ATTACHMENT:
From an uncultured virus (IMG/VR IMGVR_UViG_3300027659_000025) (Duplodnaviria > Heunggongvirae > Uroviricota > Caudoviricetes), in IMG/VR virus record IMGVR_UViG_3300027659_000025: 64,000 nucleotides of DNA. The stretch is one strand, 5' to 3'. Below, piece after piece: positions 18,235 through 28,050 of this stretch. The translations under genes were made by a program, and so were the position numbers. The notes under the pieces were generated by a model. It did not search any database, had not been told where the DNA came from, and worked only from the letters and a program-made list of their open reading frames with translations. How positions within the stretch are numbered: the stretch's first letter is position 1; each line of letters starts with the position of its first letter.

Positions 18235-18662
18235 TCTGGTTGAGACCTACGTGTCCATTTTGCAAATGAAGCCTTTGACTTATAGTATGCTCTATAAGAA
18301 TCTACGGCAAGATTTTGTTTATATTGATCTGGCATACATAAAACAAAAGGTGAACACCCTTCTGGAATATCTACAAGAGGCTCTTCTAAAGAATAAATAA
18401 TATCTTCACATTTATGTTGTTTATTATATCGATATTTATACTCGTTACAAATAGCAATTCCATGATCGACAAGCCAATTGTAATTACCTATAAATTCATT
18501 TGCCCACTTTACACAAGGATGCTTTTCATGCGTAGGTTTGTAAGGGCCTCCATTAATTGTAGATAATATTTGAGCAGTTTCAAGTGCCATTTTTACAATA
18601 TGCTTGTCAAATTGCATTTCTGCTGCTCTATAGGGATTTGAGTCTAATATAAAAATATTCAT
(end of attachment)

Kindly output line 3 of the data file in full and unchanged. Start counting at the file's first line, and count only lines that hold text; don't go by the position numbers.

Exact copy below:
18235 TCTGGTTGAGACCTACGTGTCCATTTTGCAAATGAAGCCTTTGACTTATAGTATGCTCTATAAGAA